• 17. II. Social / Economic – social inequalities / other major issues BRAZILSEVERAL OTHER IMPORTANT ISSUES SHALL ALSO BE ADRESSED BY THE NEWGOVERNMENT TO IMPROVE COUNTRY’S SOCIAL AND ECONOMIC CONDITIONS  Social pressures and demands to reduce regional inequalities (Northeast, North) and poverty levels -- Brazil has one of the worst (Gini < 0,60) levels of income distribution in the world -- Over one third of population living bellow minimum standards for adequate survival  Need to increase efficiency of government social programs, while resisting pressures to increase public spending and promoting better distribution of available resources -- limited possibility for increases in taxes revenues, which already represent over 40% of GDP -- no room for additional public debt, tied to requirements to stabilize the public debt-GDP ratio  Implementation of a more active industrial policy, aimed at stimulating substitution of imported goods and, consequently, to reduce the impact of exchange devaluation on inflation rates  Need to increase the competitiveness of Brazilian products in the international markets, tied with more aggressive trade policies, as a way to foster economic growth and reduce external vulnerability  Requirements to consolidate the Mercosul trade area and to to make it feasible for an adequate and favorable integration within the FTAA trade zone in the mid-long (2005 on)  Need to review and implement reforms on labor relations and regulations, making it more flexible as a necessary step to stimulate growth of formal employment in the country – favoring social security system and programs, as well reducing unemployment II-10 PLANIMARK – Vagner Castro
  • 18. III. BUSINESS ENVIRONMENT / REGULATIONS
  • 19. III. Business Environment – inflows of foreign investments BRAZILBRAZIL HAS BEEN ONE OF THE MOST ATRACTIVE COUNTRIES FOR FOREIGNDIRECT INVESTMENTS (FDI) IN THE WORLD OVER THE LAST YEARS  As a result of economy stabilization and privatization programs after 1995, the country has accumulated FDI inflows above US$ 150 billion in the last 7 years  Despite the FDI decline in recent years, associated to international crisis and wars in the middle-east, the country is expected to continue attracting large amounts of inflows World Foreign Direct Investments - FDI Inflows - US$ billion FDI Inflows - Brazil - US$ billion Regions / Countries 1995 1998 1999 2000 2001 $35 $32,8 $31,0 Total World 331 693 1075 1492 735 $29,0 $30 Developed countries 203 483 830 1227 503 $22,5 $25 Developing Countries 112 188 222 238 205 $20 $16,6 Latin America 31 83 110 95 85 $16,0 Brazil 4 29 31 33 22 $15 $12,0 Argentina 6 7 24 11 3 $10 Mexico 10 12 12 15 25 $5 Asia & Pacific 76 86 96 134 102 $- China (continental) 36 44 40 41 47 1998 1999 2000 2001 2002 2003e 2004e Hong Kong (China) 6 na na 62 23 Source: UNCTAD (World Investment Report) / BNDES / IPEA III-1 PLANIMARK – Vagner Castro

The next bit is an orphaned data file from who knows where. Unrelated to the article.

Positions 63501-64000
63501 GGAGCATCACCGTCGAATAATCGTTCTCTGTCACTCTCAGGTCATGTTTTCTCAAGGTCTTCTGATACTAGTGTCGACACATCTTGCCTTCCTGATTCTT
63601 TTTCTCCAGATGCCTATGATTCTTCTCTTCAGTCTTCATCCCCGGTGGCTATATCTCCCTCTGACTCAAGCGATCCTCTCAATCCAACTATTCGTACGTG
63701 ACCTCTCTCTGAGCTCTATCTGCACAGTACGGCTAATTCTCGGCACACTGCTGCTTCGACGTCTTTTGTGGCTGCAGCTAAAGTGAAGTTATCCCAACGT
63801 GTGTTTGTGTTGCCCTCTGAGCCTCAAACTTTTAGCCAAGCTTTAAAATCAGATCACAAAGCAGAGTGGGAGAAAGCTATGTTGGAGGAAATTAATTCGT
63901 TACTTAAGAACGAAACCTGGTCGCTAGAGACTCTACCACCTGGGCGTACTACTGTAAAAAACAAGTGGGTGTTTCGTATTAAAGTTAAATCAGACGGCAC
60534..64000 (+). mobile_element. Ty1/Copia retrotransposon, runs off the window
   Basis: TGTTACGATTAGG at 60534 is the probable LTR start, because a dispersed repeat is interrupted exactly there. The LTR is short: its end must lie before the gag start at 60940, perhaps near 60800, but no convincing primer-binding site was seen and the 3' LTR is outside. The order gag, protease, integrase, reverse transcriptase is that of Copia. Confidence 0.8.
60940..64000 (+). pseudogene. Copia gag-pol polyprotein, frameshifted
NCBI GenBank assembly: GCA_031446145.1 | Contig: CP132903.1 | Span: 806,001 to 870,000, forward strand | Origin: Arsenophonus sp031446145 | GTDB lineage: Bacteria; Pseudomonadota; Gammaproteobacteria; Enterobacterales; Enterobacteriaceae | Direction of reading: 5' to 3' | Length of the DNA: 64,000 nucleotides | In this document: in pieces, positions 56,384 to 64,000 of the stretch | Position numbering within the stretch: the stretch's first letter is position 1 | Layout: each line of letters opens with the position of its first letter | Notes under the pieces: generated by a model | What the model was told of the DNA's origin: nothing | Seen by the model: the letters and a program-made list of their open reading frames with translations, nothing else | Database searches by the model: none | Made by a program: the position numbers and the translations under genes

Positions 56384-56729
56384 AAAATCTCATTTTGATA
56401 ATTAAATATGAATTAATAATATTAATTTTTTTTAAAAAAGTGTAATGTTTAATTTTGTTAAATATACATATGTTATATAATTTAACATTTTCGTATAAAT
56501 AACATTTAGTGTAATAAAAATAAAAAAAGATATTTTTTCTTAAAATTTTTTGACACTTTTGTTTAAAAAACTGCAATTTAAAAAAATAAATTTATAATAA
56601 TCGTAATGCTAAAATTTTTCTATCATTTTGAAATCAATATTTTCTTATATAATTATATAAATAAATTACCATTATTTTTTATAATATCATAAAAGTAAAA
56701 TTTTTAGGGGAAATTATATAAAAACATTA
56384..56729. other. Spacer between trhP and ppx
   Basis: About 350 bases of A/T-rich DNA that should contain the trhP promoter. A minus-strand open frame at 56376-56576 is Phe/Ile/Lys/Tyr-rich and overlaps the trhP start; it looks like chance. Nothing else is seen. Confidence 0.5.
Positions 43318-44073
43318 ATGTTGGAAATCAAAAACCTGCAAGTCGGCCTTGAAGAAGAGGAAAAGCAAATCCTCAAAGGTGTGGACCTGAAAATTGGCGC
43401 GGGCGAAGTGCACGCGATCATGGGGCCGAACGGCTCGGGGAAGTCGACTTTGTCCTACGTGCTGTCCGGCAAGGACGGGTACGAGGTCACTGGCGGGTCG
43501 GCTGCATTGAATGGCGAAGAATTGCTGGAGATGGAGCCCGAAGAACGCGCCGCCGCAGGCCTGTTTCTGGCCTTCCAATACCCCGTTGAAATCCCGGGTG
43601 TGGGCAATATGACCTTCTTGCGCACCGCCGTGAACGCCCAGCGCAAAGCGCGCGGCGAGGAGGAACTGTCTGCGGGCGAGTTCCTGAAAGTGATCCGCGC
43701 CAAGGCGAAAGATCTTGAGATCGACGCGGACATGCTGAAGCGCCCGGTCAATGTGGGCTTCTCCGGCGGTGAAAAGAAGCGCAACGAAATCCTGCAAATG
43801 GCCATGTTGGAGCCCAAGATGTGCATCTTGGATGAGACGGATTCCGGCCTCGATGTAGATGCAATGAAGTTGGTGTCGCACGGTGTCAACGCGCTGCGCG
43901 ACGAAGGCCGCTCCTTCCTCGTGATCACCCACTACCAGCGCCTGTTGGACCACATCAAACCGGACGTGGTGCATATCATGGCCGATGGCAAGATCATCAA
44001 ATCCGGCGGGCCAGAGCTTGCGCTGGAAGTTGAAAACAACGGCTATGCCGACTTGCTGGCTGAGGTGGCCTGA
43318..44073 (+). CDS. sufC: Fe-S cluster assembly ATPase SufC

• 20. III. Business Environment – foreign investments by country of origin / sectors BRAZILMOST PART OF FDI INFLOWS TO BRAZIL IN RECENT YEARS HAVE BEEN DESTINEDTO THE SERVICES SECTOR – PRINCIPALLY TO TELECOM AND PUBLIC UTILITIES  Investments from USA have historically been predominant, accounting for about 30% of total accumulated FDI inflows  Investments from Spain were more aggressive from 1998 to 2000, principally destined to the telecom sector FDI in Brazil by Country of Origin - % total inflows FDI in Brazil by Sector - % total inflows Countries 1997 1998 1999 2000 2001 2002 Sectors 1999 2000 2001 2002 Services 73% 80% 60% 58% USA 29% 20% 29% 18% 21% 12% Telecom 28% 36% 20% 23% Germany 1% 2% 2% 1% 5% 3% Financial/banks 6% 21% 10% 6% Japan 2% 1% 1% 1% 4% 2% Public utilities¹ 11% 10% 7% 9% France 8% 8% 7% 6% 9% 10% Trade/commerce 10% 5% 8% 8% UK 1% 1% 5% 1% 2% 3% Others 18% 8% 15% 12% Netherlands 10% 14% 7% 7% 9% 19% Industry 25% 17% 33% 39% Food and Beverage 4% 3% 3% 11% Cayman Islands 22% 8% 8% 7% 8% 9% Chemistry 5% 4% 7% 9% Spain 4% 22% 21% 32% 13% 3% Others 16% 10% 23% 19% Portugal 4% 8% 9% 8% 8% 5% Miscellaneous² 2% 3% 7% 3% Others 19% 16% 11% 19% 21% 34% (1) power, gas, water (2) agribusiness, mining, etc Source: BNDES / Central Bank III-2 PLANIMARK – Vagner Castro